These are some recent changes to travel restrictions as a result of the Delta variant:

Malta

Thanks to the dominance of the Delta variant in the UK, Malta will only allow fully vaccinated travellers from the UK to enter the country.

Portugal

Also restricting travellers from the United Kingdom is Portugal. Any arrivals from the UK who did not receive the second dose of the vaccine more than 2 weeks prior to arrival must quarantine for two weeks. This will be in effect until the 11th of July.

Spain

Spain, too has added restrictions for UK arrivals, requiring a negative PCR test for all non-vaccinated travellers.

Greece

Greece requires travellers from Russia to present a negative PCR test no older than 72 hours or a rapid test no older than 48 hours, and be tested again on arrival. This applies to both vaccinated and non-vaccinated travellers.

Germany

Germany has placed a travel ban on those coming from Portugal, Russia and the UK because of the high number of variant cases in those countries.

Poland

Poland has placed a mandatory 10 day quarantine on all arrivals from outside of the Schengen Zone. This is to prevent further spread of the Delta variant within the country.

Hong Kong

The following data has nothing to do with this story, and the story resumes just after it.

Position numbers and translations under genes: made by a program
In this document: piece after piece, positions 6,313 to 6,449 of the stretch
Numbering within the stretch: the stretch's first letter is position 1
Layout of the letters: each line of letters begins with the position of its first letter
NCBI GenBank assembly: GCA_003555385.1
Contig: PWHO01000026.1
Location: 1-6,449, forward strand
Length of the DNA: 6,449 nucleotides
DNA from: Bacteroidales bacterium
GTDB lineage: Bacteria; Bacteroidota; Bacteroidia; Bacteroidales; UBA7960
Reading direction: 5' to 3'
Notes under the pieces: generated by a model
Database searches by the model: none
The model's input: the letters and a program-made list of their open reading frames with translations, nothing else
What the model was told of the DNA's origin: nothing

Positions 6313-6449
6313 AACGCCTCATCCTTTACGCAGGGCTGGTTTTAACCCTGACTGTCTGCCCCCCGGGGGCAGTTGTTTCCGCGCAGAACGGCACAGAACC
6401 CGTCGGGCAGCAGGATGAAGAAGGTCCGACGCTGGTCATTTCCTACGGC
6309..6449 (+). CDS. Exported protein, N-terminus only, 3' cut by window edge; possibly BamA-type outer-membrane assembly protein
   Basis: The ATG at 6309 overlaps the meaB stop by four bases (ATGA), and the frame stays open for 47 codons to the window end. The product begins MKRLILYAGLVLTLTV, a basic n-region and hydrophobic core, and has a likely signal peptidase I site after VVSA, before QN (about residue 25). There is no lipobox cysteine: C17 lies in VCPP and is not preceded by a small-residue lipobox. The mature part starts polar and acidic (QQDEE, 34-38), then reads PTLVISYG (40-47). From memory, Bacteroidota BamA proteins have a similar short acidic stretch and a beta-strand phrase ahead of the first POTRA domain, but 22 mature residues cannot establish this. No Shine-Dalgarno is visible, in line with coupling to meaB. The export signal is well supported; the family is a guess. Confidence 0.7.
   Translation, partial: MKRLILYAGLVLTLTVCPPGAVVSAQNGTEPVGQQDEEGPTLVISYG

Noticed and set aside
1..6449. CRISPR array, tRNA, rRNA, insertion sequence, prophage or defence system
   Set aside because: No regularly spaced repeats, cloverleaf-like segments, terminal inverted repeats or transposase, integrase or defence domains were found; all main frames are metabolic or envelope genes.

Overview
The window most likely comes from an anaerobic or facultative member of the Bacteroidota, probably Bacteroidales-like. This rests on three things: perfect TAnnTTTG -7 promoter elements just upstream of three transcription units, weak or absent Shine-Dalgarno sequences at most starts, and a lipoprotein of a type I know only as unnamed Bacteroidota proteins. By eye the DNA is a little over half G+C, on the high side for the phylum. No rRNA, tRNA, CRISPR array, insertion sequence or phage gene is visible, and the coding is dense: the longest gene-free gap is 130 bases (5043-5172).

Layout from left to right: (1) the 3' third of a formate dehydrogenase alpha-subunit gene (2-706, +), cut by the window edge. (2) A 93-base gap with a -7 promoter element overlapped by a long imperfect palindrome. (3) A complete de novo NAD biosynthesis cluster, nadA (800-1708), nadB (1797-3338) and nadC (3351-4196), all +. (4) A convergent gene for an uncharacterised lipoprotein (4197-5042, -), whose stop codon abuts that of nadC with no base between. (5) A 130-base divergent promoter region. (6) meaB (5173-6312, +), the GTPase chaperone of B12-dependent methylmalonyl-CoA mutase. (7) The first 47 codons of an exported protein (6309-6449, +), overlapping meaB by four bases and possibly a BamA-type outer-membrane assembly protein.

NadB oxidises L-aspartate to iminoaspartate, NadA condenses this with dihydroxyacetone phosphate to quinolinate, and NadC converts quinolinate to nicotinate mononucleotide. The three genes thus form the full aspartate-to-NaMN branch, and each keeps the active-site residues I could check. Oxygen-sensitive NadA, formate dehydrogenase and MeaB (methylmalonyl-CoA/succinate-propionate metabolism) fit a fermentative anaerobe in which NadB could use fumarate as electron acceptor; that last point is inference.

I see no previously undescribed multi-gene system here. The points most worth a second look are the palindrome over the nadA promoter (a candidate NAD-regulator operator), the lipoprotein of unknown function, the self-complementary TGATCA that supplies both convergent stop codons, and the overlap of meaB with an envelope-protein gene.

Hong Kong has banned all flights from the UK because of the concerning number of Delta cases in the country.

United States of America

USA has heightened its ‘Do Not Travel’ advisory for the UAE, Liberia, Mozambique, Uganda and Zambia thanks to a surge of cases in those countries.

If you wish to book a trip, we would advise checking with your government before travelling as restrictions can change rapidly.

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The UK’s Sunny Green List

The United Kingdom’s traffic light system has been the source of headaches for many travellers over the past few weeks. The relief it was once welcomed with quickly turned to frustration as the government’s cautious (some say overly) attitude kept the UK’s green list of countries sparse.

Now, however, with the addition of new destinations, holidaymakers and travel agents can breath a small sigh of relief. From the 30th of June at 4am GMT, tropical island escapes will be a possibility for British travellers. The green list’s current holiday options are limited; New Zealand and Australia for example, aren’t even accepting visitors. Other destinations, such as the Faroe and Falkland Islands, are not high on the list for those looking for some sea and sun.

Tropical Getaways on the UK’s Green List

A Caribbean beach with white sands, aquamarine sea and palm trees

Sunscreen at the ready then, as the Caribbean features prominently amongst the new additions. The following Caribbean holiday spots have been green-lit for UK travellers:

  • Anguilla
  • Antigua and Barbuda